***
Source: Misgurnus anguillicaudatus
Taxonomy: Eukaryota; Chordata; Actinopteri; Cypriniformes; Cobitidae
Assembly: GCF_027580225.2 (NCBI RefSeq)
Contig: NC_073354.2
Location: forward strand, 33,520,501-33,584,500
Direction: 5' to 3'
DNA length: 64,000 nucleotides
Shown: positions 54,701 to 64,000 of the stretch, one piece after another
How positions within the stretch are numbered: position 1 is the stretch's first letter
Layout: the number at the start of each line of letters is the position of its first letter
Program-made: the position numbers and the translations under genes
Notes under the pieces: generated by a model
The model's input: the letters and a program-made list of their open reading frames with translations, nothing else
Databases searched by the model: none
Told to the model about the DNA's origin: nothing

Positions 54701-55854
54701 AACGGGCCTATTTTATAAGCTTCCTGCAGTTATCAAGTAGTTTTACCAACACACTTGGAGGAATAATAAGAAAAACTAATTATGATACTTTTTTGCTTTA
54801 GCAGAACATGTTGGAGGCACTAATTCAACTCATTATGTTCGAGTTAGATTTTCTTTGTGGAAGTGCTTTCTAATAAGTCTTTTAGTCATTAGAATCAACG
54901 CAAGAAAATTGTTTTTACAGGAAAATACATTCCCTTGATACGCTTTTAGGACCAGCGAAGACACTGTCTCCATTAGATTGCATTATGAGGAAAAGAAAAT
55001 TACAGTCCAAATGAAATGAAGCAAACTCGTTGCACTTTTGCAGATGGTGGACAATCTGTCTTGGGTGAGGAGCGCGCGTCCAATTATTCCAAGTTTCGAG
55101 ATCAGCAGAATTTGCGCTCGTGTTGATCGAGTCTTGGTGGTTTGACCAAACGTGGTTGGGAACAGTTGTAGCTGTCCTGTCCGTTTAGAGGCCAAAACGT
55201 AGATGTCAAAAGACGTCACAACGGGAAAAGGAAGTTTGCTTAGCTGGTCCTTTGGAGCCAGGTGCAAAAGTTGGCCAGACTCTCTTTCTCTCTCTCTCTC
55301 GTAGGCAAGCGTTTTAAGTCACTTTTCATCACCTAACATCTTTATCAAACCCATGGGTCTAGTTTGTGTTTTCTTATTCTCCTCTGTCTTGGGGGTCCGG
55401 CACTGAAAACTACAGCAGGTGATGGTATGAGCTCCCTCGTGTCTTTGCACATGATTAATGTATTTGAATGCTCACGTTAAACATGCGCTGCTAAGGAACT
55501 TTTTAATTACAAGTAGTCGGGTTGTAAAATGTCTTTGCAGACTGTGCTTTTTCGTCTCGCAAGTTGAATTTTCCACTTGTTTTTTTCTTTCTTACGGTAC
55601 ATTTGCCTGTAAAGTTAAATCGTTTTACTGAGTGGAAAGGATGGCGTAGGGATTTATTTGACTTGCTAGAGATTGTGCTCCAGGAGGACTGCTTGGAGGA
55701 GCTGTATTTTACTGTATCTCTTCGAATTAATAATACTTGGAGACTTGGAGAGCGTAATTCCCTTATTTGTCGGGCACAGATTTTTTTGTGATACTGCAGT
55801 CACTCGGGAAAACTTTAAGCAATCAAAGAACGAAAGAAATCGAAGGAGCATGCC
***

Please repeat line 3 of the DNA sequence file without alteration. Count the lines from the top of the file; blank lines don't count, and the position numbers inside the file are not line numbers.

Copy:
Assembly: GCF_027580225.2 (NCBI RefSeq)